It took a nightmare three days in blinding heat with no change of clothes living in a war zone before the news came through than Mickey was no more. The manual searches had failed so they decided to gas the aircraft and kill it that way. Unfortunately having gassed the plane and located our demised Mickey the humidity would not allow the gas to leave again. This meant that the plane had to go up and down a spare runway with its doors open before we were allowed to get on it.

Just before we boarded a little chap came along with a jam jar. Inside the jar was a dead mouse which he proudly displayed to the passengers and crew. “We have him,we have him” he exulted. I glanced over to the young girl to see how she was coping looking at the corpse. She quickly turned to her dad and said “it is not hi……” before he snatched her away and headed for the aircraft steps.

Jumat, 26 Maret 2010

Do academics understand the real world?

I don't think so if the group who wrote to the Guardian newspaper about the intransigence of Willie Walsh and British Airways management are an example. What they appear to be complaining about is that Mr Walsh is actually doing what he repeatedly warned the staff and unions he would. That does not seem such a heinous approach to me.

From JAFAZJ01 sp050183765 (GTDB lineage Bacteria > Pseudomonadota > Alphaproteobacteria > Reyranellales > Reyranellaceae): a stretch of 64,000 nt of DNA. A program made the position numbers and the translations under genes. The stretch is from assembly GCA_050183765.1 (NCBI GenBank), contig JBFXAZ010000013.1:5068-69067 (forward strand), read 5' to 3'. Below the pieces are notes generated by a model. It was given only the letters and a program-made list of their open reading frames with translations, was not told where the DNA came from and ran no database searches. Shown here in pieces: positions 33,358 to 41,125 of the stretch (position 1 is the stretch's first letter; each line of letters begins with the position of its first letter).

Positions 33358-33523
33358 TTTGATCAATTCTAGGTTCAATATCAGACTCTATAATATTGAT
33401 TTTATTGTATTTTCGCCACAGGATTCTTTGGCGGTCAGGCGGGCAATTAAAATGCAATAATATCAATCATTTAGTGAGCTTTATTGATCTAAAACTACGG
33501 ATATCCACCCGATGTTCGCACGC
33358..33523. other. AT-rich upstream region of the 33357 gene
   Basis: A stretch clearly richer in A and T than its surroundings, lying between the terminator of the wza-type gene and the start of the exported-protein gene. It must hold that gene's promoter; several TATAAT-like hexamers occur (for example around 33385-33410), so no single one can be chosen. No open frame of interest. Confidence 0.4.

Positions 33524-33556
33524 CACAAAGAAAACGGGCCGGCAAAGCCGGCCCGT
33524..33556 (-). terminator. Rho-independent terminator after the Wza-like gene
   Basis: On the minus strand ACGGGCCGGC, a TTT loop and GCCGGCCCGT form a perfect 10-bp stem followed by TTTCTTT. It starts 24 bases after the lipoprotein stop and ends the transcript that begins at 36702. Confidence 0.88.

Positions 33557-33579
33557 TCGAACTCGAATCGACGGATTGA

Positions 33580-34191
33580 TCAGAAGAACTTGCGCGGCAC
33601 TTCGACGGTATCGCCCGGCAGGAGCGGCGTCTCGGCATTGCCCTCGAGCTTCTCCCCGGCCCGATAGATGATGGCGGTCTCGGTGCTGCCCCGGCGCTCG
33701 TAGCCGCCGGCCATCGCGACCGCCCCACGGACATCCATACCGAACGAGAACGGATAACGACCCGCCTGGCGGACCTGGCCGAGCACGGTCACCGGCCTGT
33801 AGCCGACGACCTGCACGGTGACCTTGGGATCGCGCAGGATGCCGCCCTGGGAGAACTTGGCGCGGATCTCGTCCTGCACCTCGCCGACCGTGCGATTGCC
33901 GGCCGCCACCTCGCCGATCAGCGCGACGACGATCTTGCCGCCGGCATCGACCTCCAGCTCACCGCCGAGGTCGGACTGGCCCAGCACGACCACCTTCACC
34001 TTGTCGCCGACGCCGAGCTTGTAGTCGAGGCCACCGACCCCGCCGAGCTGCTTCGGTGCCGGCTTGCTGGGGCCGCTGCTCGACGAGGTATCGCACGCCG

To my mind Willie Walsh currently has the easiest job in the World. His strategy is a no brainer in that he will not have an airline to run unless he does what he is doing plus he is getting general support from customers, other employees and importantly his shareholders. How many other bosses could claim that!
As for the cabin crew I really feel for them. Their unions have led them on a dangerous path, they are fighting the inevitable and, if they win they will probably lose both their jobs and pensions in the process. As for those worthy academics? I suggest they do their sums and realise that for this airline to survive maybe some "unilateral management" and bruising a militant union's egos is an acceptable price to pay for staying in business.

Selasa, 23 Maret 2010

Thought for the day

If BA cabin crew continue to strike and the airline goes bust who will pay their pensions? At the last count there was an enormous black hole in their pension fund.
Pass me that self destruct button please.

Is Government Buying Wisely?